Lanark Road, Longstone Road and Inglis Green Road – cycle segregation and revised parking arrangements are proposed.This will provide a safe protected cycling route as an alternative to the Water of Leith path and the canal towpath. With regard to the proposals for Lanark Road, there is a petition set up by Derryck Reid rejecting the council’s proposals for the introduction of a temporary segregated cycle lane. While they agree on the reduction of the speed limit on the road to 30mph, many of the objections centre around the removal of parking spaces for residents or delivery vans outside their own homes. The objectors also say that this will create congestion by reducing the carriageway to a single lane. Cllr Gavin Corbett reminded councillors that it was in 2012 that Andrew McNicoll was killed while cycling on Lanark Road. He explained that while traffic has grown by 8% in the last decade and it is necessary to reallocate space, change can be uncomfortable. He also pointed out that on the canal towpath which is a shared space there is already tension between everyone who uses the space.
The A1 and A90 – temporary cycle infrastructure on the A1
Greenbank and the Meadows – safer cycling route on this route will be provided. Braid Road will remain closed while the measures at St Peter’s and James Gillespie’s schools are set up. This will provide a ‘coherent quiet connection’ from Greenbank to the Meadows without any further interventions in Cluny or Midmar.
The council is largely basing the work it will carry out in Blackford on a plan proposed by Blackford Safe Routes. They are the group who have organised the Bike Bus for pupils at James Gillespie’s allowing pupils to cycle to school in a group one Friday per month.
The group’s Ewen Maclean said after the decision: “We believe very strongly that the Greenbank to Meadows Quiet Route will benefit everyone in the community.
“This particular route provides safer active travel for thousands of school children in the area, but also allows opportunities for everyone to travel more safely and more sustainably, at a time when many people are worried about using public transport, and we vitally need safe travel alternatives to the car.
“We hope that this route is just the start of many such measures that could be employed across the city which will promote more vibrant and active communities, encouraging benefits for local businesses and safer, more connected communities. By giving people safe travel alternatives traffic volume will lessen; this phenomenon is known as “traffic evaporation” and means that such schemes do benefit those that need to drive – such as those with mobility issues – as parking becomes less difficult and congestion is eased.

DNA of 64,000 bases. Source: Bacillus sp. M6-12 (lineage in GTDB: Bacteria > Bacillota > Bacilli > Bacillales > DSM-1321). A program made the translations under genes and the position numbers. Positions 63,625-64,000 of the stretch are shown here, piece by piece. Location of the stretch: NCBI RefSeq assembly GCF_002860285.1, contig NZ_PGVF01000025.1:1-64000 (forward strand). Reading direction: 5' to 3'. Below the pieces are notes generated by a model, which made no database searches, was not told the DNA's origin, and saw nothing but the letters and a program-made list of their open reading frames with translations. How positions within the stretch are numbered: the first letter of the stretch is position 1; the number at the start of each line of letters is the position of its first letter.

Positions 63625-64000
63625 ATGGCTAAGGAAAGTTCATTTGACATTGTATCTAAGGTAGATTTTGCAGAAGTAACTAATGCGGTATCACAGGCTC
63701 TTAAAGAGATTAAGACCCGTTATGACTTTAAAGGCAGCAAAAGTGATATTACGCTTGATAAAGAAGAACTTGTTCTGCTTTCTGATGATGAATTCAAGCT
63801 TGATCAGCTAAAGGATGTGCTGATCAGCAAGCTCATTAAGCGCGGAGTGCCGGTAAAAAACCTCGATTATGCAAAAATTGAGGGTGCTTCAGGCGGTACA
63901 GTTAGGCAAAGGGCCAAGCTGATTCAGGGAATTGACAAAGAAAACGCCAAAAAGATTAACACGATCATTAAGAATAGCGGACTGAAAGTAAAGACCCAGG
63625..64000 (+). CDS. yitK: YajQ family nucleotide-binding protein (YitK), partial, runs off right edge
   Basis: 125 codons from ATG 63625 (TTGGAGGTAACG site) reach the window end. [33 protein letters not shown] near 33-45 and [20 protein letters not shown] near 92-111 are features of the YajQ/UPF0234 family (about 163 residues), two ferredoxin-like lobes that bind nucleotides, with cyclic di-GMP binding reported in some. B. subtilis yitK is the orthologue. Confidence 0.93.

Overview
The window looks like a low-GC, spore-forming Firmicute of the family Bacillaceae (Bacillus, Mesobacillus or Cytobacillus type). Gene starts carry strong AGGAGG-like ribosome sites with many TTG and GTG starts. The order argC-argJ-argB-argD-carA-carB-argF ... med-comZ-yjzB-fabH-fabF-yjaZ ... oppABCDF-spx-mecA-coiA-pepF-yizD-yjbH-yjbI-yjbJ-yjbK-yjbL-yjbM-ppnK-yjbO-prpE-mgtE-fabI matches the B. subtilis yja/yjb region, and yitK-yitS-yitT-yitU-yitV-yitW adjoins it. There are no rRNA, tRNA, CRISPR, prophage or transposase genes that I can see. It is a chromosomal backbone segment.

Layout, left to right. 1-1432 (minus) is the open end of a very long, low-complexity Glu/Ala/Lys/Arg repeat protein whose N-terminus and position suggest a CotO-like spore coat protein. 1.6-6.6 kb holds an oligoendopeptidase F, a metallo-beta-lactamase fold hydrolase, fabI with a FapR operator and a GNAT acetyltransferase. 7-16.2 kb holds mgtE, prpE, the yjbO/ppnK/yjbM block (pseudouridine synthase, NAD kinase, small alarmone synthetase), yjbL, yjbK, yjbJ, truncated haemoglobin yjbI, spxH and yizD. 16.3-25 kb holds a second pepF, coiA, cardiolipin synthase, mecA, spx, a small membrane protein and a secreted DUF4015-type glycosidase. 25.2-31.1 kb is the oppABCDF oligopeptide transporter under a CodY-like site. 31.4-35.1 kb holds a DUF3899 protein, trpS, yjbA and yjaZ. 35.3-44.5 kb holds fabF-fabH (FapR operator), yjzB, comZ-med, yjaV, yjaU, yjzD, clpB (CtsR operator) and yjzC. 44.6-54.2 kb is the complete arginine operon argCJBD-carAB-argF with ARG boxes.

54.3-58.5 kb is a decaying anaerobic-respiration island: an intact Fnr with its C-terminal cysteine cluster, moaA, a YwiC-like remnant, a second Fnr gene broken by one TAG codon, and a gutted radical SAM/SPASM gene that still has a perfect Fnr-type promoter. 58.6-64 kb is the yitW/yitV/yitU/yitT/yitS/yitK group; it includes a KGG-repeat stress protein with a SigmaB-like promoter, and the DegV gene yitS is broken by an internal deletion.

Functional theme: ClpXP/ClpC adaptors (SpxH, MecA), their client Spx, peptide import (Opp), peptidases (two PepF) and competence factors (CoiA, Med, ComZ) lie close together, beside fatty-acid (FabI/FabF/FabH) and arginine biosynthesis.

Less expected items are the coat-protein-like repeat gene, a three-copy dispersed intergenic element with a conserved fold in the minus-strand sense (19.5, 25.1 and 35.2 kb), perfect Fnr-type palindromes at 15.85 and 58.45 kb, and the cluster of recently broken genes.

“It has been noted in Low Traffic Neighbourhoods elsewhere that approval rating goes up significantly after installation, and there is almost no objection from Emergency Services, who cite traffic volume and congestion as main contributing factor to extended response times.
“We believe that in the current emergency situation, where we are encouraging children to make their way to schools on their own from a young age to reduce transmission among adults, implementing the measures will serve as a consultation for the community; they can easily be modified if specific problems arise thanks to the adaptable nature of modal filters.”
There is also now approval for measures to be introduced or revised on a long list of other roads and streets with specific actions. (see these in full below)
Some movement will now be made on the introduction of a segregated cycleway on Broughton Street. Better Broughton which includes former councillor and MP, Mark Lazarowicz, in its numbers said in their deputation: “We have produced a set of proposals to tackle these issues and work for the transformation of our community. We identified the need for wider footpath space, and protected cycle lanes, particularly uphill, as a major early priority. We are therefore pleased to see that the recommendations for further “Spaces for People” measures, include, as a top priority, the provision of wider pavements and an uphill cycle lane in Broughton Street, along with pedestrian improvements to the Broughton Street roundabout.”
The council is to make repairs to the rising bollards on High Street – which were working in March but now seem to require further work. This will allow access to Cockburn Street for residents there. Cllr Joanna Mowat has been vocal in representing their concerns at not being able to have goods delivered to their homes.
Finally, the council is moving in on street clutter including guardrails. They plan to remove these wherever possible to provide more space for pedestrians and others on the pavements.
There will be further amendments to these temporary measures introduced. The next meeting of the Transport and Environment Committee will take place in January 2021.